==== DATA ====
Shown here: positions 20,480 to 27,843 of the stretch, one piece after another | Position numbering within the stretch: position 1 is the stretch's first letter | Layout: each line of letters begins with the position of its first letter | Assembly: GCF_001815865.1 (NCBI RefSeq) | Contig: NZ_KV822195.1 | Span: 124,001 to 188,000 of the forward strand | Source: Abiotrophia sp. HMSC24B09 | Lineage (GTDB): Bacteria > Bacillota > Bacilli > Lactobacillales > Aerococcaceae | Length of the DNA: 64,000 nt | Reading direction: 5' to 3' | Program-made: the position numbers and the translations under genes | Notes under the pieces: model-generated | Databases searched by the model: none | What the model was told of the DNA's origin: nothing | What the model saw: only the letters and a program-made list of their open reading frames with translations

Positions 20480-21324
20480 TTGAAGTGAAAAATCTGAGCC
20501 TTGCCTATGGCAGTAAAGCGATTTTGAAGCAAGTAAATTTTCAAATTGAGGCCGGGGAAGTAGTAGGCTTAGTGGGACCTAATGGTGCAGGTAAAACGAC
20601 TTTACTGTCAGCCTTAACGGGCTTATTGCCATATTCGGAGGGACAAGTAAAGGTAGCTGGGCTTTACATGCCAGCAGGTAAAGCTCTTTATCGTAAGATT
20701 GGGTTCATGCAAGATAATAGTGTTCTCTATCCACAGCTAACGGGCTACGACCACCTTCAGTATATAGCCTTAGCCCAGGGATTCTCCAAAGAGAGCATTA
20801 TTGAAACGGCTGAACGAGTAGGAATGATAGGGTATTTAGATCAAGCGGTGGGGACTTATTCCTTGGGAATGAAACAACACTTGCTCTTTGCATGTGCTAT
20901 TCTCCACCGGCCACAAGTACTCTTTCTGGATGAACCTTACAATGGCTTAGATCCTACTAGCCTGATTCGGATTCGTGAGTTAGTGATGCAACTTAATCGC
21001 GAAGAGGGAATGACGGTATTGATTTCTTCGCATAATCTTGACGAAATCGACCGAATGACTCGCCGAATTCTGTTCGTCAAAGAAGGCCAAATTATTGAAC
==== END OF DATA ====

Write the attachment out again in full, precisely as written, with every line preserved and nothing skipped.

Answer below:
Shown here: positions 20,480 to 27,843 of the stretch, one piece after another | Position numbering within the stretch: position 1 is the stretch's first letter | Layout: each line of letters begins with the position of its first letter | Assembly: GCF_001815865.1 (NCBI RefSeq) | Contig: NZ_KV822195.1 | Span: 124,001 to 188,000 of the forward strand | Source: Abiotrophia sp. HMSC24B09 | Lineage (GTDB): Bacteria > Bacillota > Bacilli > Lactobacillales > Aerococcaceae | Length of the DNA: 64,000 nt | Reading direction: 5' to 3' | Program-made: the position numbers and the translations under genes | Notes under the pieces: model-generated | Databases searched by the model: none | What the model was told of the DNA's origin: nothing | What the model saw: only the letters and a program-made list of their open reading frames with translations

Positions 20480-21324
20480 TTGAAGTGAAAAATCTGAGCC
20501 TTGCCTATGGCAGTAAAGCGATTTTGAAGCAAGTAAATTTTCAAATTGAGGCCGGGGAAGTAGTAGGCTTAGTGGGACCTAATGGTGCAGGTAAAACGAC
20601 TTTACTGTCAGCCTTAACGGGCTTATTGCCATATTCGGAGGGACAAGTAAAGGTAGCTGGGCTTTACATGCCAGCAGGTAAAGCTCTTTATCGTAAGATT
20701 GGGTTCATGCAAGATAATAGTGTTCTCTATCCACAGCTAACGGGCTACGACCACCTTCAGTATATAGCCTTAGCCCAGGGATTCTCCAAAGAGAGCATTA
20801 TTGAAACGGCTGAACGAGTAGGAATGATAGGGTATTTAGATCAAGCGGTGGGGACTTATTCCTTGGGAATGAAACAACACTTGCTCTTTGCATGTGCTAT
20901 TCTCCACCGGCCACAAGTACTCTTTCTGGATGAACCTTACAATGGCTTAGATCCTACTAGCCTGATTCGGATTCGTGAGTTAGTGATGCAACTTAATCGC
21001 GAAGAGGGAATGACGGTATTGATTTCTTCGCATAATCTTGACGAAATCGACCGAATGACTCGCCGAATTCTGTTCGTCAAAGAAGGCCAAATTATTGAAC